Four perfectly horrid Halloween destinations in Europe
Always wanted to celebrate Halloween in a different place, where it can actually shiver? Find below four destinations that you should visit, if you dare.
1. Ireland, the Home of Halloween
You know those hollowed-out pumpkins with leering faces and spooky candlelight inside? They’re called jack-‘o-lanterns in English, but the tradition actually started in Ireland, where the Celts marked the end of summer on 31 October, with a festival called Samhain, which is the Irish version of Halloween. The legend goes that a blacksmith called Jack died and his spirit was turned away at the gates of both heaven and hell. From then on, he wandered the hills, going from door to door, carrying a hollow turnip filled with glowing coal. This is where “trick-or-treating” began.
In the Irish capital of Dublin, the Otherworld Festival in the Ballymun district is very popular. Thousands of people gather here to celebrate Halloween with spectacular performances, including a zombie march featuring Irish bands. But you’ll find similar festivals and events in towns and cities throughout Ireland, catering for young and old, with locations ranging from haunted castles to a festive zoo.
2. Bloodthirsty Dracula, Rumania
Despite his nasty habit of sinking his blood-sucking fangs into the necks of virgins at every opportunity, Count Dracula has become increasingly popular over the decades. It is said that the legend began at Bran Castle in Rumania, although there is no evidence that author Bram Stoker – whose book propelled the bloodthirsty, red-and-black-cloaked count to global fame – ever visited the place. It’s more likely that Irish-born Stoker cleverly combined popular legends from the Rumanian province of Transylvania with various Irish myths to write his bestseller about Dracula, whose name does stem from a real king called Vlad Dracul. He ruled the area in the 15th century and remains a folk hero to this day because he defeated the Turkish army. He was also known as Vlad the Impaler, however, because he had the nasty habit of displaying the heads of his enemies on poles. Bran Castle closely matches Stoker’s description of Dracula’s castle, so it isn’t hard to imagine the count stalking through the corridors, obsessing about whose head he should next impale. The castle is very popular and although the queues are more frightening than the actual vampires, it remains a mythical, Medieval must-see. The Halloween parties held at the Bran Castle on 27 and 31 October have long been popular with international and local visitors. The castle is a three-hour drive north of Bucharest.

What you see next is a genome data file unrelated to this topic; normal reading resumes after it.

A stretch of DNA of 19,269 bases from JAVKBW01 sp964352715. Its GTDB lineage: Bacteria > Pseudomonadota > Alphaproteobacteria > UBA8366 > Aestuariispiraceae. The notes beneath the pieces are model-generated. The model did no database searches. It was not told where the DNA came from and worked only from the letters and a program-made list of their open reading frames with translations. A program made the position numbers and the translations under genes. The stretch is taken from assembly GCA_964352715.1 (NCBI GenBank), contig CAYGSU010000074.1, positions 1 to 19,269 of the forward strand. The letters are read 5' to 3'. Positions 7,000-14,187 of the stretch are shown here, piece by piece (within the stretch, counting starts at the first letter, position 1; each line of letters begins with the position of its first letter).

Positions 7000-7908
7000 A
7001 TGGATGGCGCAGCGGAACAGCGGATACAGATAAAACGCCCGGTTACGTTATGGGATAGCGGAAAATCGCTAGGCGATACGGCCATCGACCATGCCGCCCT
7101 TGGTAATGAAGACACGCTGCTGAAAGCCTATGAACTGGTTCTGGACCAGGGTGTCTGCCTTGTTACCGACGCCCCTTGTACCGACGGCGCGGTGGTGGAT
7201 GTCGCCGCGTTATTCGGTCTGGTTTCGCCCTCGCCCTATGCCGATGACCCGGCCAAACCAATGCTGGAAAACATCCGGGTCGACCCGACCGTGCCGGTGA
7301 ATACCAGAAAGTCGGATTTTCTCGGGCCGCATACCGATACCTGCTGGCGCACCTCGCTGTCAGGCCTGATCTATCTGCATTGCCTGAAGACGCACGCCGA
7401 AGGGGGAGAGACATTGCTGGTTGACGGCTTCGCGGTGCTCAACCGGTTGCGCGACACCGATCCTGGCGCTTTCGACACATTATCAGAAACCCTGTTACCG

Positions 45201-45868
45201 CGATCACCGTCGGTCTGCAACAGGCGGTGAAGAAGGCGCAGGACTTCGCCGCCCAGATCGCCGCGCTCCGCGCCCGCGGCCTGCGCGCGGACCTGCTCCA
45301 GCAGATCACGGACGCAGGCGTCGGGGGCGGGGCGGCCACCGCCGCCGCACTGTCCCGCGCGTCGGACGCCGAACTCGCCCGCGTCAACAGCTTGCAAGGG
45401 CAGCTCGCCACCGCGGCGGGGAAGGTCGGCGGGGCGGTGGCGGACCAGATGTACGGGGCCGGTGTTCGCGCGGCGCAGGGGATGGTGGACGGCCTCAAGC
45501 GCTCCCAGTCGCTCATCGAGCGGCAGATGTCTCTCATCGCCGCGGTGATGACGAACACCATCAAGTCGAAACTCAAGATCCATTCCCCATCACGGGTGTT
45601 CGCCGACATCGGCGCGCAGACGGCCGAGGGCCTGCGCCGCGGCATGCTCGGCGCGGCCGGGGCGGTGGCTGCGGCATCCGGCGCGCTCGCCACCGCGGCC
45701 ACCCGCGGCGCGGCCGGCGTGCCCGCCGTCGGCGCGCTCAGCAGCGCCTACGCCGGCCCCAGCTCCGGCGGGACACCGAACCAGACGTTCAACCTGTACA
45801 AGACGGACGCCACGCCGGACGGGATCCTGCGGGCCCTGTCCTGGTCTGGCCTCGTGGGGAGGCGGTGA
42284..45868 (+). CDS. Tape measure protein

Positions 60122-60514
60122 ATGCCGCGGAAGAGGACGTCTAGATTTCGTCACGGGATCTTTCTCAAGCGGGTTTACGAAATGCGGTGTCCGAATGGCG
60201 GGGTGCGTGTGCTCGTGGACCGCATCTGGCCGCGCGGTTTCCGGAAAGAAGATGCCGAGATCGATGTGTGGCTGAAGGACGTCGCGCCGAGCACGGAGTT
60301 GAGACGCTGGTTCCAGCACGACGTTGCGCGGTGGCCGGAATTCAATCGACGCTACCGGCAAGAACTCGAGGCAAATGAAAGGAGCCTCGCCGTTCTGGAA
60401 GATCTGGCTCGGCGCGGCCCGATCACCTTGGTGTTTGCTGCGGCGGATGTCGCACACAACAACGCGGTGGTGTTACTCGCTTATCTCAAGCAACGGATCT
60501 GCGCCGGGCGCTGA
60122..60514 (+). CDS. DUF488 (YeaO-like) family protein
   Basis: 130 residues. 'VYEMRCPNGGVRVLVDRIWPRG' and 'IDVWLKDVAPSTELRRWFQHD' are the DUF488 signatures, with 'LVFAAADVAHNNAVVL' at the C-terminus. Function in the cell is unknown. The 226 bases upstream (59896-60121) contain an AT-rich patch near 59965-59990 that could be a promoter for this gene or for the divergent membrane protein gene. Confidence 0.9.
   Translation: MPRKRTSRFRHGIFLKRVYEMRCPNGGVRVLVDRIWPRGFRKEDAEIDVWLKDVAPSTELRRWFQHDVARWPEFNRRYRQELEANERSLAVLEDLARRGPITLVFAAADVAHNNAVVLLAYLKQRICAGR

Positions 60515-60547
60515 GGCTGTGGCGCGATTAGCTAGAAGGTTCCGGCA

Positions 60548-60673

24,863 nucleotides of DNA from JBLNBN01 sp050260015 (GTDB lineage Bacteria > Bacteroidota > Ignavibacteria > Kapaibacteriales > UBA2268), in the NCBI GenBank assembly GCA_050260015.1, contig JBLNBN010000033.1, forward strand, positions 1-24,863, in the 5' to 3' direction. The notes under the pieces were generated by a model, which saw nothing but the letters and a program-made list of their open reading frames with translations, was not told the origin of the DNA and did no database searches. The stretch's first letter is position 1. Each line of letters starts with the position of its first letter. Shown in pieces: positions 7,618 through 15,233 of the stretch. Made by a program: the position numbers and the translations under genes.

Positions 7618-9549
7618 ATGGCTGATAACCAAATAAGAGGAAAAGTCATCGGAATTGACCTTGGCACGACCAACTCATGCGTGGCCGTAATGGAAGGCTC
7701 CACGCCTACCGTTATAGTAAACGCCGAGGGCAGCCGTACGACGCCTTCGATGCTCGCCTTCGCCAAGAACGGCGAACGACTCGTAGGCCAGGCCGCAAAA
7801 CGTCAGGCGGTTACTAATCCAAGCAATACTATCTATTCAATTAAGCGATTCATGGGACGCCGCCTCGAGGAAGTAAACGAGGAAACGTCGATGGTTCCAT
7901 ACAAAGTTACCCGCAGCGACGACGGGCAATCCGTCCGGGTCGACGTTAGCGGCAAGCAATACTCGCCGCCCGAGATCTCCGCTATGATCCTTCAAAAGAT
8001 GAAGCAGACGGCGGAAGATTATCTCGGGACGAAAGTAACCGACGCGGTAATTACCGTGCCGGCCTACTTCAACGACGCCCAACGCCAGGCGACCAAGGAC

3. Frankenstein Castle, Germany
Another mythical story that has terrified readers since the 19th century is that of Dr Frankenstein, who combined the body parts of different dead people to build an ideal human, but failed miserably. The monster he created turned against him and tried to kill him. The novel about Frankenstein’s monster by English author Mary Shelley became a worldwide bestseller and has inspired many different movies. This fictitious story also contains some elements of truth. The author almost certainly passed Frankenstein Castle in Germany, while on her way to Switzerland by carriage to write her book. It is unknown whether she actually visited the castle, but the trip certainly provided plenty of inspiration. This year Frankenstein Castle will be putting on Germany’s biggest Halloween party for the 41st time, under the motto: “The place is real. The walls are real. The fear is real.” There’s certainly more than enough horror to go round, with 3,000 terrifying square metres of scary space. Frankenstein Castle is a 30-minute drive from Frankfurt.
4. Loch Ness in Inverness, Scotland
Halloween is, of course, fuelled by our fear for death, and when it comes to the dead, few things are more scary than an ancient cemetery in Scotland. Boleskine Graveyard is a dark, mythical place, haunted by more than one ghost. It’s hardly surprising that nearby Boleskine House attracted those who liked to dabble in black magic, including guitarist Larry Page of the legendary rock band Led Zeppelin. Did you know that their best-known song Stairway to Heaven includes the mysterious line “My spirit is crying for leaving”?
If human spirits aren’t your thing, how about something more beastly? Loch Ness is renowned for its famous monster, a prehistoric creature that was apparently first sighted in the 7th century. In the year 2000, scientists used sonar tracking to reveal an object that resembled a monster. Moments later, it disappeared. The Loch Ness Centre & Exhibit in Drumnadrochit will tell you everything there is to know about Nessie, as the monster is lovingly known. The centre is a 30-minute drive from the town of Inverness, but is also easily accessible from Edinburgh, Aberdeen or Glasgow. And if you’re looking for a place to stay, why not try the Bunchrew House Hotel, which is said to be haunted by a friendly, elderly ghost called Isobel. Sleep tight!
No travel plans for Halloween? Why not re-watch the classic movie Halloween. Forty years after the original was released, Jamie Lee Curtis will be back to star in the sequel. That said, you’ll be glad to know KLM doesn’t screen horror movies on board, because we prefer bringing you to one of the above destinations without any hair-raising experiences!